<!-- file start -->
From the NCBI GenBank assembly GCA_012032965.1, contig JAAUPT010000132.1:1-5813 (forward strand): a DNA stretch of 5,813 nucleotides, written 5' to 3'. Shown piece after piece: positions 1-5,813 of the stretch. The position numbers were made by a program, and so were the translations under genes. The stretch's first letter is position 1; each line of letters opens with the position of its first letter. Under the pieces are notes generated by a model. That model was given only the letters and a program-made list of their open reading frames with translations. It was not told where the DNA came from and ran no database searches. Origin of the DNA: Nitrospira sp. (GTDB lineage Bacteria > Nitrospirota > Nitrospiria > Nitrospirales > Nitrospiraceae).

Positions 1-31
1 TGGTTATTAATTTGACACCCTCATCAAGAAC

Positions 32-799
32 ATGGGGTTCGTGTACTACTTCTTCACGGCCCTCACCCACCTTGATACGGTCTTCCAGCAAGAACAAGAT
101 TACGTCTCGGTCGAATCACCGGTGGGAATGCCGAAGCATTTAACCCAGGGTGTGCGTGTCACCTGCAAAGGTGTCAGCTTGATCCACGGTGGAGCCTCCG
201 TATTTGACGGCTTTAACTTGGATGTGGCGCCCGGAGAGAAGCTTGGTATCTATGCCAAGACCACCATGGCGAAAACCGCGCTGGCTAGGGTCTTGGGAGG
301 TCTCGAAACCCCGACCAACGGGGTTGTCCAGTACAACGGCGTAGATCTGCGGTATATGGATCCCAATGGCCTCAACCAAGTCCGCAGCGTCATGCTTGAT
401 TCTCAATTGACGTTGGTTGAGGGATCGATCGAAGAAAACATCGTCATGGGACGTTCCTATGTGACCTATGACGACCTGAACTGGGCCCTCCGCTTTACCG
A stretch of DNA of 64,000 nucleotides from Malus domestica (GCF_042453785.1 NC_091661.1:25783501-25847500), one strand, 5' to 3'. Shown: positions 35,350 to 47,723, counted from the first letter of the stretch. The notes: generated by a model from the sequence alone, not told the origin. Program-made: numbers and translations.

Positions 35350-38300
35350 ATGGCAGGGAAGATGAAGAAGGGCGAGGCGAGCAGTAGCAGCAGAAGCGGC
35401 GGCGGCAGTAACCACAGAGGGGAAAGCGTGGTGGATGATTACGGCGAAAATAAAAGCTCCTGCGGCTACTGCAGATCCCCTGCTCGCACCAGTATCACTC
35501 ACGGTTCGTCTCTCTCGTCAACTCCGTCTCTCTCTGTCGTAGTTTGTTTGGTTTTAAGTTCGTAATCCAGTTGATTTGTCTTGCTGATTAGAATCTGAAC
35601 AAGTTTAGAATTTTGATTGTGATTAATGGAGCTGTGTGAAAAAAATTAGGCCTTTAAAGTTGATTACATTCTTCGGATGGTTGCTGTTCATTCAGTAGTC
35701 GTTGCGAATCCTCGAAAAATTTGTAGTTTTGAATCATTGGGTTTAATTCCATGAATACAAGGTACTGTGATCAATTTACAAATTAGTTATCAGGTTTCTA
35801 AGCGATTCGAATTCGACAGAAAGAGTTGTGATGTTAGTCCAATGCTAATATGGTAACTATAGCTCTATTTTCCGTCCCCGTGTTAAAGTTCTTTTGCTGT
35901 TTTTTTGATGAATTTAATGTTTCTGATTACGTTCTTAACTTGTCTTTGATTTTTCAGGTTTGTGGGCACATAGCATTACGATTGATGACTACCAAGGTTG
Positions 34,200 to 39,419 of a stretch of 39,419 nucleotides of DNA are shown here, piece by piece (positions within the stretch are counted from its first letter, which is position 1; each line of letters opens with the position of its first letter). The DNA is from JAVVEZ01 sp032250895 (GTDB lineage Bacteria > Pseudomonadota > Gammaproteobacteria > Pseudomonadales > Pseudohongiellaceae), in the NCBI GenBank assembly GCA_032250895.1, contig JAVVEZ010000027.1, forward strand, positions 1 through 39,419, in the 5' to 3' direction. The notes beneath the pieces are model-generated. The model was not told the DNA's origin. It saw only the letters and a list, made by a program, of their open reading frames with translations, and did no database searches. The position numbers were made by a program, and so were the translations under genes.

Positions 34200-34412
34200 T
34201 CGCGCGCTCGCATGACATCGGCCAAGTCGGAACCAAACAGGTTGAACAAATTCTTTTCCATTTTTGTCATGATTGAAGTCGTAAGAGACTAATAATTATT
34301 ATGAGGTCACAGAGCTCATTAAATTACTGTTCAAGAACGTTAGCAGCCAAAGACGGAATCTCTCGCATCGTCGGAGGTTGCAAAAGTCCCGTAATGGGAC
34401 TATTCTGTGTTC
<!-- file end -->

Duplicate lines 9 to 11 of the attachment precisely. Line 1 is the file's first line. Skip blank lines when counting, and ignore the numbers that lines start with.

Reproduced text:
401 TCTCAATTGACGTTGGTTGAGGGATCGATCGAAGAAAACATCGTCATGGGACGTTCCTATGTGACCTATGACGACCTGAACTGGGCCCTCCGCTTTACCG
A stretch of DNA of 64,000 nucleotides from Malus domestica (GCF_042453785.1 NC_091661.1:25783501-25847500), one strand, 5' to 3'. Shown: positions 35,350 to 47,723, counted from the first letter of the stretch. The notes: generated by a model from the sequence alone, not told the origin. Program-made: numbers and translations.

Positions 35350-38300